"The decade began with the U.S. Congress’s Compromise of 1850, which quickly unraveled. Throughout the 1850s, escalating violence—as far away as Kansas and as nearby as the floor of the U.S. Senate—convinced many Americans that no compromise could ever resolve the conflict over slavery. Existing political parties splintered, and new parties were formed amid a body politic roiled by racism, nativism, abolitionism, and class tension. Preoccupying the nation, the political and social crises of the 1850s were reflected in several of the American Museum’s exhibits. Barnum himself underwent a political transformation during this decade, as his horror at the violence in the Kansas territories hastened his move away from the Democrats and toward the newly forged Republican Party. By 1860, Barnum was an ardent supporter of candidate and then President Abraham Lincoln."
"The issues of emancipation and military service were intertwined from the onset of the Civil War. News from Fort Sumter set off a rush by free black men to enlist in U.S. military units. They were turned away, however, because a Federal law dating from 1792 barred Negroes from bearing arms for the U.S. army (although they had served in the American Revolution and in the War of 1812). In Boston disappointed would-be volunteers met and passed a resolution requesting that the Government modify its laws to permit their enlistment."
"The Thomas T. Eckert Papers is an extensive and extraordinarily rare collection of Civil War telegraph messages, including a number of coded communiqués between Abraham Lincoln and officers of the Union Army. The collection is a near-complete archive of Thomas T. Eckert, the head of the military telegraph office of the War Department under Lincoln. The archive, which until recently was thought to have been destroyed, includes crucial correspondence that has never been published."
"... is an electronic archive of two communities in the American Civil War--Augusta County, Virginia, and Franklin County, Pennyslvania. The Valley Web site includes searchable newspapers, population census data, agricultural census data, manufacturing census data, slaveowner census data, and tax records. The Valley Web site also contains letters and diaries, images, maps, church records, and military rosters. The Valley project is a University of Virginia research project funded in part by the National Endowment of the Humanities."
"Connecting people to America's past through the unparalleled story of Virginia. By collecting, preserving, and interpreting the Commonwealth's history, we link past with present and inspire future generations."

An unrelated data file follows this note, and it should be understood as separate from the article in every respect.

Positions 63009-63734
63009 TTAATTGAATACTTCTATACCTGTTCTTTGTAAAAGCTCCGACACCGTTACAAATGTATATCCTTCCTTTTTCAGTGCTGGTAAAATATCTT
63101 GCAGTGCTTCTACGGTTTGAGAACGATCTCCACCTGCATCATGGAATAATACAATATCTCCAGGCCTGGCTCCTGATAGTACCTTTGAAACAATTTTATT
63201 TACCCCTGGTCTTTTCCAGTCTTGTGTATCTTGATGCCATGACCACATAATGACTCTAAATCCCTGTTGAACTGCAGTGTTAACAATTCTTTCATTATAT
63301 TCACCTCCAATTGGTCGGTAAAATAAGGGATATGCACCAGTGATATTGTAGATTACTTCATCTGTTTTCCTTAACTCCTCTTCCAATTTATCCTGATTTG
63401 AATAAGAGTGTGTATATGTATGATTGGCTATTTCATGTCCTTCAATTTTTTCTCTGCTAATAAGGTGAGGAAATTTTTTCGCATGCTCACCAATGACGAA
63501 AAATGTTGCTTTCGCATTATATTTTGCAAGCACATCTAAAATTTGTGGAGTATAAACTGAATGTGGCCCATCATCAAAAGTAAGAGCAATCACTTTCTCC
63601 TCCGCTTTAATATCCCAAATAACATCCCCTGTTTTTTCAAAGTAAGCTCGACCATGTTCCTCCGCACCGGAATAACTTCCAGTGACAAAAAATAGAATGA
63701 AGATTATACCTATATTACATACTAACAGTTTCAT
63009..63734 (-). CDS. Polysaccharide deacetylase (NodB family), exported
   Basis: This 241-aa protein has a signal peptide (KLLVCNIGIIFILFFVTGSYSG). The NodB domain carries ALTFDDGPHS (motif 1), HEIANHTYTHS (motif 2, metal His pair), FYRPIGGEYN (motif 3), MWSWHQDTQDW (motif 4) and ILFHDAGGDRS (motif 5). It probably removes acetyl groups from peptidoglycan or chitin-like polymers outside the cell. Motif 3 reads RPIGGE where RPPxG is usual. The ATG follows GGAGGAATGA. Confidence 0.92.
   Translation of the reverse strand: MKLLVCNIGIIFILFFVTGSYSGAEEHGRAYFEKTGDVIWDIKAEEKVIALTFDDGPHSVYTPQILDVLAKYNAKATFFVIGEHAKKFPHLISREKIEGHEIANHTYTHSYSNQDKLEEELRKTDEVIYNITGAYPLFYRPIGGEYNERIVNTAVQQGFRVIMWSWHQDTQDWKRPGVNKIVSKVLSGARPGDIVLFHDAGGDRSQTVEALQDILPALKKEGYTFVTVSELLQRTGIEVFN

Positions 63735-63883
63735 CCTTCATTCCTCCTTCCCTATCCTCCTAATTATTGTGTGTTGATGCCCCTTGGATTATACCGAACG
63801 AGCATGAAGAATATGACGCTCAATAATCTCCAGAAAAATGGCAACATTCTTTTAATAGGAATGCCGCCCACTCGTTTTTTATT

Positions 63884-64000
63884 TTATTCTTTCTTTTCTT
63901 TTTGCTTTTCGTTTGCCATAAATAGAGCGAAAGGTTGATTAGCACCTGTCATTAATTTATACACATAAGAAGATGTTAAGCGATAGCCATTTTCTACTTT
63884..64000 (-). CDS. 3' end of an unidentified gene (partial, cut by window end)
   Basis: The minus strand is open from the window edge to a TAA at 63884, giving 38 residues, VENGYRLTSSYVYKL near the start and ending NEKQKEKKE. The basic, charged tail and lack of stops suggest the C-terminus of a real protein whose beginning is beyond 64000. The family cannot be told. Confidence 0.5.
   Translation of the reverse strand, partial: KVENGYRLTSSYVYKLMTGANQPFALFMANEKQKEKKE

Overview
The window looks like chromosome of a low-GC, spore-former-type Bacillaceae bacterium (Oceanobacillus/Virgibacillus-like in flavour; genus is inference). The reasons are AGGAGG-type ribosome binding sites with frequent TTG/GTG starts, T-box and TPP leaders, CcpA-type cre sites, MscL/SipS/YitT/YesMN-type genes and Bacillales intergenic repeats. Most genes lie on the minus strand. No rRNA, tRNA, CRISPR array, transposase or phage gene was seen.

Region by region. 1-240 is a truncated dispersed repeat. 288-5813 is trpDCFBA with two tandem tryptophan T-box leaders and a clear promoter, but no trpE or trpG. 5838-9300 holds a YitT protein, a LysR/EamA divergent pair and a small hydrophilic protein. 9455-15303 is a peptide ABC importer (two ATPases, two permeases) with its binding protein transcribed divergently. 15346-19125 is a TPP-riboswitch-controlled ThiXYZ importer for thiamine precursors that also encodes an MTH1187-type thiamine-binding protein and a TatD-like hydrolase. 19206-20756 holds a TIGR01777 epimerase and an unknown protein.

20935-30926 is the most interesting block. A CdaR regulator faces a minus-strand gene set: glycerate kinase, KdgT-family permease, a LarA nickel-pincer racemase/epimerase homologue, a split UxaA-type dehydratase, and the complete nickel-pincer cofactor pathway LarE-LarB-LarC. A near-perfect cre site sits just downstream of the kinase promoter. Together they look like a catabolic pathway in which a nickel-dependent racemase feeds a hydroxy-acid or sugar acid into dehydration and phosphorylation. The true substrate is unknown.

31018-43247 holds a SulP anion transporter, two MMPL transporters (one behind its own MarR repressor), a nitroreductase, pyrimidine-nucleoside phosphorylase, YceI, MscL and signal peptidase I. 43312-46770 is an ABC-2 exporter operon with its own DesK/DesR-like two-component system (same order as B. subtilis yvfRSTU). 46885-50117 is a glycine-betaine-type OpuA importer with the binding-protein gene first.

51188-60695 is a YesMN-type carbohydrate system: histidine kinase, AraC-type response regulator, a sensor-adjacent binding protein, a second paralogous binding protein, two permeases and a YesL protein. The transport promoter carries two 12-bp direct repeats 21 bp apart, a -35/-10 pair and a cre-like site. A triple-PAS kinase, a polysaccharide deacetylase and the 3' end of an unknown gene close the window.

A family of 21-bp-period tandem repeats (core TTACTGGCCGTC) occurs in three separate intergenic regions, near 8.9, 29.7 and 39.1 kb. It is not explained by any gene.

"No serious study of the American Civil War is complete without consulting the Official Records. Affectionately known as the "OR", the 128 volumes of the Official Records provide the most comprehensive, authoritative, and voluminous reference on Civil War operations." (Please Note: Portions of the Official Records are currently missing from our site. For a complete version, visit Cornell University Library's web site at http://collections.library.cornell.edu/moa_new/waro.html.)
Book Sources: U.S. Civil War - General
A selection of books/e-books available in Trible Library.
Click the title for location and availability information.
"A collection of first-hand accounts drawn from the extensive records of the National Archives. It explains how black military service helped to destroy slavery; it is a social history of black soldiers; it explains how soldiering shaped the life of black people during and after the war. " Freedom, a documentary history of emancipation, 1861-1867 ; ser. 2.
"The Greenwood Library of American War Reporting presents a unique and unfiltered presentation of American History from colonial days to the present through annotated primary documents of journalists and reporters writing as events occured." ABC-Clio
LAC is a special type of microfiche that covers America up until World War II. It contains a variety of sources including many that pertain to the Civil War era.
Ask at the Circulation Desk for a special lens to aid in reading the fiche.
Many of the titles included in this set are also available online.
Selected Documents "The Webster-Hayne Debate consists of speeches delivered in the United States Senate in January of 1830. Together, these speeches represent every major perspective on "the nature of the Union" in the early nineteenth century."